One of our softball players went 3 for 3 last Saturday. I know this happens all of the time but until Saturday she had just one hit total. For the entire season. Seven games. I was out of town with our son at a football tournament and missed the game, but later on I threw out a Tweet letting her know I was proud of her. Problem with Twitter is you only get 140 characters to say what you want to say.
Here’s what I said: “So proud of your 3 for 3. I knew you could do it!”
What I meant……..
You don’t realize what you’ve done. Not a clue and that’s actually a good thing. It needs to be a fundamental part of your character, this thing you’ve accomplished over the past few weeks. It is one of the true pleasures of coaching that I was able to watch it happen. Eight weeks ago you looked like someone swinging a polo mallet and riding a pretend horse. Six weeks ago it looked like Tiger Woods coming out of the sand. Four weeks ago, Happy Gillmore’s tee shot.
Last week I noticed something. The swing was level. The timing was slow and you were juuust behind it. I thought, a few more AB’s and she’ll find it. And you did.
But I know the rest of it too. The hours of work in the back yard to fix that swing, Mom and brother feeding you balls and breaking it down. Daddy picking you up after every strikeout, feeding you confidence so you’d have the courage to make that trip to the plate one more time.
Remember this feeling. The weight of the bat. The ball on the sweet spot. Parents and grandparents and teammates fist pumping and hugging after you ran through first base. But remember what got you there, too. You have learned a lesson many adults haven’t figured out:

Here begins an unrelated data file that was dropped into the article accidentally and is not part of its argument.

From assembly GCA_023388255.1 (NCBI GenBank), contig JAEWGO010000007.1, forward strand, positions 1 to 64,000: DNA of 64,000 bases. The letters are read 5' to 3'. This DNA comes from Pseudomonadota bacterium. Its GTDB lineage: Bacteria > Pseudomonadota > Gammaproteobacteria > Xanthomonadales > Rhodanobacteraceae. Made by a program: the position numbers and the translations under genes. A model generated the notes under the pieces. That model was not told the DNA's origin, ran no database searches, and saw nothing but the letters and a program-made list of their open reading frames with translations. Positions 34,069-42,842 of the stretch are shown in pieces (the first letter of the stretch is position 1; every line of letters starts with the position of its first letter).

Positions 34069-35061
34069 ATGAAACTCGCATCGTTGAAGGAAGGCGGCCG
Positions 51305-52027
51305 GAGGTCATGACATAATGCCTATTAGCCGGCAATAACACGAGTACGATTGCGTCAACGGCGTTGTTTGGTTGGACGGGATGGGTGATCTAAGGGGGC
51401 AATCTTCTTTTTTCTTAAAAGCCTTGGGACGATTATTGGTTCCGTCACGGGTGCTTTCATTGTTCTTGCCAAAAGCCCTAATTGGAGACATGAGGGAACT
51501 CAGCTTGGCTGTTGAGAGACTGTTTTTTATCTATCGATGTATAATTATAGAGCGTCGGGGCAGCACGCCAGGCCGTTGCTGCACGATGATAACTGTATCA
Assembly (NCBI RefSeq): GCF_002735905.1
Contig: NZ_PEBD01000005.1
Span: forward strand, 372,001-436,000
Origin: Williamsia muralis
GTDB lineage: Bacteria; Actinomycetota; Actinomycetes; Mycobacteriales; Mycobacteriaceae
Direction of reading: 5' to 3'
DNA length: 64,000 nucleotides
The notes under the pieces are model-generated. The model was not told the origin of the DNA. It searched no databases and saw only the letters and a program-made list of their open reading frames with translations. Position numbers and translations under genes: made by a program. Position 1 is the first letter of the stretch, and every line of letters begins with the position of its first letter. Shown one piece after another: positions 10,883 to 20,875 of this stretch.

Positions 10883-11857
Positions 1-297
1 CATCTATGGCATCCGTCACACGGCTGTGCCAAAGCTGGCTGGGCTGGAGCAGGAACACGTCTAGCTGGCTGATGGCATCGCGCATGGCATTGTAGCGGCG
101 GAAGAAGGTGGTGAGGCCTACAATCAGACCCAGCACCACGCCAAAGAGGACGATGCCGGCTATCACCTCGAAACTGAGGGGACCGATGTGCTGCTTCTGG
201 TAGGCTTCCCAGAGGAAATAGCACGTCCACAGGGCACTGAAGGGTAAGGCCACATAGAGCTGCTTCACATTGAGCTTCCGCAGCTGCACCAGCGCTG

Most things in life are not going to come to you naturally.
They will require you to work at them, and success happens when you work at something you’re passionate about. Success is not a gift. It is not a birthright. Many adults have raised their children in a sports atmosphere where we don’t keep score, we try to build self esteem instead of character, and then we act surprised when children want everything and don’t understand why they have to work for it. Then they are equally surprised when they look to someone else for validation of an unaccomplished life. How else do you explain boys barely out of their teens building bombs, high schools that need day care, and 26 year olds still on their parent’s insurance?
Softball isn’t natural for you. Whatever success you have in the sport will be because you worked for it. Because you earned it. And guess what? This won’t be the only time in your life where working at something important will pay off. Your job. Your marriage. Being a parent. Not to overdramatize it, but you are now set up to be anything you want to be because now you know what it takes- the decision that something is so important that the sacrifice is worth it.